Looking for great art museums but unwilling to deal with large crowds ? Already checked off the Louvre & Orsay from your list ? Here’s a short list of 5 lesser-known museums that are worth a visit.
Moïse de Camondo, a reputed Parisian banker during the Belle Époque, was a passionate collector of French furniture and art objects from the eighteenth century, and he amassed a collection of unusual quality. In 1911, he hired architect René Sergent to build a private mansion next to Parc Monceau that would be worthy of this collection and suitable for his family. The design was modeled after that of the Petit Trianon in Versailles, but behind the handsome décor of wood-paneled apartments were hidden the accoutrements of modern life, including kitchens, offices and bathrooms. The home, which is fully preserved in its original condition, offers an opportunity to discover the taste of a great collector and to get a glimpse of the everyday life of an aristocratic home.
Built at the end of the nineteenth century in Haussmann’s new Paris by Edouard André and his wife Nélie Jacquemart, a couple of major collectors, this private mansion (hôtel particulier) enables visitors to discover genuine nineteenth-century rooms and temporary exhibitions that are international in scope.
The Carnavalet-History of Paris Museum is the oldest City of Paris museum. It opened to the public on February 25, 1880, in the Carnavalet mansion (Hôtel Carnavalet) located in the Marais, a Paris district where the architectural heritage was particularly well-preserved.
Today, the Carnavalet-History of Paris Museum contains over 618,000 items dating from prehistory to the present. Paintings, sculptures, scale models, shop signs, drawings, engravings, posters, medals and coins, historical objects and souvenirs, photographs, wood paneling, interior decorations and furniture combine to present the history and tell the unique story of the capital. The singular spirit of the site ensures a rich, emotion-filled experience.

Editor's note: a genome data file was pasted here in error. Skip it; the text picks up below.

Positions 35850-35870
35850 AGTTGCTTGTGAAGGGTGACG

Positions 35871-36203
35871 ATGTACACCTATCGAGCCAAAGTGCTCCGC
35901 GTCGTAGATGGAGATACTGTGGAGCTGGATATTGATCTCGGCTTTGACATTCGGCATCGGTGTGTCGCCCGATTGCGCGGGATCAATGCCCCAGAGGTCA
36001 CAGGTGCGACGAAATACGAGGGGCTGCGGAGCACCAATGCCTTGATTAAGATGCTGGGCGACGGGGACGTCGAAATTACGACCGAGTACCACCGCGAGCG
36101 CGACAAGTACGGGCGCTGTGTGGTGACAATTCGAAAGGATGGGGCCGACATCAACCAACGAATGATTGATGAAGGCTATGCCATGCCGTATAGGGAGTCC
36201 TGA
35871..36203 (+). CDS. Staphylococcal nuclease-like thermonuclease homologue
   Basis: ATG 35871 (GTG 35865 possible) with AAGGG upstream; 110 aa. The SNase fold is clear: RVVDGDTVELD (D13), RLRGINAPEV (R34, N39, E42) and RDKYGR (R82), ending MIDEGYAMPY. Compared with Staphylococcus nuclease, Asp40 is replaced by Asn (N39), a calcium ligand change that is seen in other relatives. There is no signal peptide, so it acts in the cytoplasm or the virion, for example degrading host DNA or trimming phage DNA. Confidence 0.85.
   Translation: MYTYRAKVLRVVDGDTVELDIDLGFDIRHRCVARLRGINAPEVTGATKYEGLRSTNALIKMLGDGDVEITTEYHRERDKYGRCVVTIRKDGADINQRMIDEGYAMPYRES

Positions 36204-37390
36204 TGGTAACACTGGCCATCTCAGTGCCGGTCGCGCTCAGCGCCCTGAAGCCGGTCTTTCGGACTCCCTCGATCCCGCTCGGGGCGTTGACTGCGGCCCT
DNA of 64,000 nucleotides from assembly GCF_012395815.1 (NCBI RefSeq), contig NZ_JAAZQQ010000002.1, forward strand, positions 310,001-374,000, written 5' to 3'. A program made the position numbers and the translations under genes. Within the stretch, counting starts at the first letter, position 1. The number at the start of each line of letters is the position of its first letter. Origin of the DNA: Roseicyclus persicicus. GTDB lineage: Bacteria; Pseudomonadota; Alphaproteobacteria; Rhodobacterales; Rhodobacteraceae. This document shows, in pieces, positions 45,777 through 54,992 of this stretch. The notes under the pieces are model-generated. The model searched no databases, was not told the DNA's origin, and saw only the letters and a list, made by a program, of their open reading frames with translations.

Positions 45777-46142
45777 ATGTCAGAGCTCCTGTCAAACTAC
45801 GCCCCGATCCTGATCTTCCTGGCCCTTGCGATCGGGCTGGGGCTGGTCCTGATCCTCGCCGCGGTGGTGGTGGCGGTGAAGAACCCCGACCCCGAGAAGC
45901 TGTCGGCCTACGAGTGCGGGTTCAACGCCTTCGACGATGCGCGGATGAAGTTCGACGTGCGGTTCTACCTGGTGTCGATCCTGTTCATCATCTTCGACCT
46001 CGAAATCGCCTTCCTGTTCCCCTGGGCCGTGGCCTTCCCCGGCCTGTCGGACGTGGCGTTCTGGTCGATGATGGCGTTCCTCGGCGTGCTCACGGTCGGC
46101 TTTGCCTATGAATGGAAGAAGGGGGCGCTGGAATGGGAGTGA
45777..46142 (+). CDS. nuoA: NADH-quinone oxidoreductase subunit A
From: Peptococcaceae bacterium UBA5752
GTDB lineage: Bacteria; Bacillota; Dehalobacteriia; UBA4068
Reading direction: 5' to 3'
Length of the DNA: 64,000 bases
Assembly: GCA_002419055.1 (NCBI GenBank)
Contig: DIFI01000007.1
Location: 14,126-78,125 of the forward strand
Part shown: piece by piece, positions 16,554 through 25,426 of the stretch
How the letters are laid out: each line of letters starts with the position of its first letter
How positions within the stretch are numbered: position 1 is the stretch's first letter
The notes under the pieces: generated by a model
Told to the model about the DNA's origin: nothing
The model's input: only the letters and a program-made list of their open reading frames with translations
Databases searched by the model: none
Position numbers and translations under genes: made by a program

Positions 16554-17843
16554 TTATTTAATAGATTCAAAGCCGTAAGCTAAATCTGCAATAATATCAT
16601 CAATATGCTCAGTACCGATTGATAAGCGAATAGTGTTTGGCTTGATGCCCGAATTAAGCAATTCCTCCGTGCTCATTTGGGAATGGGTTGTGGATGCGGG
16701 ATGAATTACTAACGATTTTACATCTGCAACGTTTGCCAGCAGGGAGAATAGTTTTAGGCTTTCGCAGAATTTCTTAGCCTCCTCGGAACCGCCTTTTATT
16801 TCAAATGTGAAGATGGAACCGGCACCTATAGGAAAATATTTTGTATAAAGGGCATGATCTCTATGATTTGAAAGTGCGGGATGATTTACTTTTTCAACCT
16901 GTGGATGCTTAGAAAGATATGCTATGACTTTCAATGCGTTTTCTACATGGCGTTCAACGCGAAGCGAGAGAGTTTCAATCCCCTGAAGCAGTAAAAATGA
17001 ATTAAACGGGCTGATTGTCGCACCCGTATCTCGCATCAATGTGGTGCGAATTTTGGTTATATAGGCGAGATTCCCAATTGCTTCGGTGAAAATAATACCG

Located between the Seine and the Champs-Élysées, the Petit Palais is part of an exceptional monumental environment. Architectural jewel built by Charles Girault for the 1900 Paris Exposition with the Grand Palais and the Pont Alexandre III, the Petit Palais became in 1902 the museum of fine arts to house the rich collections of the City of Paris. The collections offer a wide artistic panorama, from Antiquity to the beginning of the 20th century. A true haven of peace, its interior garden welcomes visitors and allows them to take a pleasant break.
The Musée Marmottan Monet, located in the 16th arrondissement, houses one of the city’s largest Impressionism collections: 100 of Claude Monet’s masterpieces (from Impression, Sunrise to the water lilies) as well as numerous works from the artist’s personal collection (Gauguin, Guillaumin, Renoir, Sisley, Degas, etc.) ‘Grand dame’ of Impressionism Berthe Morisot is represented by a number of oil paintings, pastels and watercolours.
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